The Left Front described the sweeping victory as a positive mandate in favour of the development work initiated by the State government. Although the results in the State were a foregone conclusion, Chief Minister Manik Sarkar and other leaders of the Left Front had underlined the importance of mobilisation of more people in the struggle against communal forces and against the evils of insurgency.

In Nagaland, the ruling NPF, a constituent of the National Democratic Alliance (NDA), wrested the only Lok Sabha seat from the Congress. Its candidate Wangyuh Konyak defeated Congress MP K. Asungba Sangtam by 4,05,000 votes. Despite the defeat, the Congress is expected to play an important role in deciding the fate of the ongoing peace process between the National Socialist Council of Nagalim (Isaac-Muivah) and the Centre and the ceasefire with the National Socialist Council of Nagaland (Khaplang). Former Chief Minister S.C. Jamir said that the PCC would project "the real political issue" to the party high command and hinted at the induction of a political figure in the peace talks. PCC president Hokheto Sumi went on record immediately after the results were declared as saying that the peace process would continue in a more transparent way, though the party put the ball in the court of the NSCN(I-M).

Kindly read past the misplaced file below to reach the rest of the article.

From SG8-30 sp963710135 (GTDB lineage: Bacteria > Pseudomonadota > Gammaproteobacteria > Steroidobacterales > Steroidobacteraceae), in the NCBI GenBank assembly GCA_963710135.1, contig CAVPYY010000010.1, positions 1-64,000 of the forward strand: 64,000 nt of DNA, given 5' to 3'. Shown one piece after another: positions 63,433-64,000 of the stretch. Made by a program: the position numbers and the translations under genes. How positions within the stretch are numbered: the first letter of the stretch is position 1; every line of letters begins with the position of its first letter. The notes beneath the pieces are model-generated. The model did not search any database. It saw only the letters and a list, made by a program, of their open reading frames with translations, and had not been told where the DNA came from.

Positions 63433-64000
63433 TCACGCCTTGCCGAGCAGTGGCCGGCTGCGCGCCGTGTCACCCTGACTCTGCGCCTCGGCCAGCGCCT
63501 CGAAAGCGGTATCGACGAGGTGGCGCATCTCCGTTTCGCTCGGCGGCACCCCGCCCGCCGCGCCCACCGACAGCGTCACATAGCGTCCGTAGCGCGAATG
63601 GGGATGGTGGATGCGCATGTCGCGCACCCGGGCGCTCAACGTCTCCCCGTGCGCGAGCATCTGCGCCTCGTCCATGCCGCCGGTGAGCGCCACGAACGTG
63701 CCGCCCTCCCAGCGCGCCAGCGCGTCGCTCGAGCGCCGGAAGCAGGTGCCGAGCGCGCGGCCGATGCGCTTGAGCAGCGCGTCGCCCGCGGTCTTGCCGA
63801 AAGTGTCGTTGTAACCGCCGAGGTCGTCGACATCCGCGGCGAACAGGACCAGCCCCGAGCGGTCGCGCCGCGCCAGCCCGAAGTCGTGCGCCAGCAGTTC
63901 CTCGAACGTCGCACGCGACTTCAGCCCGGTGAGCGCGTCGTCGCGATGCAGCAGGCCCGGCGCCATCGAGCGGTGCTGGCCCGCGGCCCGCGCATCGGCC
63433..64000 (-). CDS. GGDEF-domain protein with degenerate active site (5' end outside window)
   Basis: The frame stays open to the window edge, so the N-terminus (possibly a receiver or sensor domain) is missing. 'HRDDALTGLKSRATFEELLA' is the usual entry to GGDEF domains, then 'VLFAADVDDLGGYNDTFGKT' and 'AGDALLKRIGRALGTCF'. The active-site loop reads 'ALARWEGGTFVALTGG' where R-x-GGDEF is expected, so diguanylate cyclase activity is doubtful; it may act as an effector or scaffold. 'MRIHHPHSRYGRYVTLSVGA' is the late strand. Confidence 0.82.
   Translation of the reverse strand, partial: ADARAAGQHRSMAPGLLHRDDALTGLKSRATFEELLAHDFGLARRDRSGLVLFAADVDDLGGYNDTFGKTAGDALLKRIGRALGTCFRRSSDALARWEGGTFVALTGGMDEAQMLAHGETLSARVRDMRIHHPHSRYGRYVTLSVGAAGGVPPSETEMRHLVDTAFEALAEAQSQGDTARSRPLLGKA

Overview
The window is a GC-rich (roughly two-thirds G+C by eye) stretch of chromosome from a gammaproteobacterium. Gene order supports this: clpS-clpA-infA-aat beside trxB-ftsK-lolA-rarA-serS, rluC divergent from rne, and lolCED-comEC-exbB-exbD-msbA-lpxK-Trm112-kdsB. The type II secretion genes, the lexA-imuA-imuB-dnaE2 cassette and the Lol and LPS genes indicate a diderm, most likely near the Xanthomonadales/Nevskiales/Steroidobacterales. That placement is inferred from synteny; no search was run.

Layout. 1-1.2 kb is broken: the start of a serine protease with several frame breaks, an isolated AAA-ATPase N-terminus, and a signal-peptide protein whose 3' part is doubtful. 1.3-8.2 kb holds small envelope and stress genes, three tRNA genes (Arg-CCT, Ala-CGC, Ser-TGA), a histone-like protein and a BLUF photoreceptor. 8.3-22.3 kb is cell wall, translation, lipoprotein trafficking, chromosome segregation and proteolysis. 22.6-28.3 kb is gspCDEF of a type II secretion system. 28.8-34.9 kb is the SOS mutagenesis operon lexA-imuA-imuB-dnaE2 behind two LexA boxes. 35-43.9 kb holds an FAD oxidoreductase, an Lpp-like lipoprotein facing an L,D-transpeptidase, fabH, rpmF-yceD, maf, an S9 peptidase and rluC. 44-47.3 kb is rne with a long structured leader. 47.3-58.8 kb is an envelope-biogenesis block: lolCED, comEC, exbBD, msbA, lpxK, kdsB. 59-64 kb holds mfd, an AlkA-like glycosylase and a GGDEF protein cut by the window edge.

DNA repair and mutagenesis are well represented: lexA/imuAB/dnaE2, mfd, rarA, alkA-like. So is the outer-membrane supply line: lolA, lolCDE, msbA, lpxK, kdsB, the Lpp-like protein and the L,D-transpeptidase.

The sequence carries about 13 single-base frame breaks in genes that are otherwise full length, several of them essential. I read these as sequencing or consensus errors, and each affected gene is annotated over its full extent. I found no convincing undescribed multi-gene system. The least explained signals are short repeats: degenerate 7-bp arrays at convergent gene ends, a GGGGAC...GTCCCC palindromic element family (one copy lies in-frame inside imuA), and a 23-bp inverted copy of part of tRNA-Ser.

IN Arunachal Pradesh, though the ruling BJP wrested both the Lok Sabha seats from the Congress, the former seemed to be more worried about holding on to the electoral gains until October when the popularity of the Gegong Apang-led government, the first of the BJP in the region, would be tested in the Assembly election. This explains why immediately after the results were announced, the BJP declared that all sitting MLAs would be re-nominated for the Assembly election. This was done in a bid to prevent the legislators from shifting loyalty to former Chief Minister Mukut Mithi whose government Apang toppled. The BJP’s Tapir Gao defeated the sitting Congress MP, Wangcha Rajkumar, by 42,639 votes in the Arunachal East constituency where 1,497 Chakma and Hajong refugees voted for the first time since they fled their ancestral land in Bangladesh and settled in the State in 1964. Although the All Arunachal Pradesh Students Union (AAPSU) had given a poll boycott call to oppose the granting of voting rights to Chakma and Hajong refugees, it failed to affect the turnout.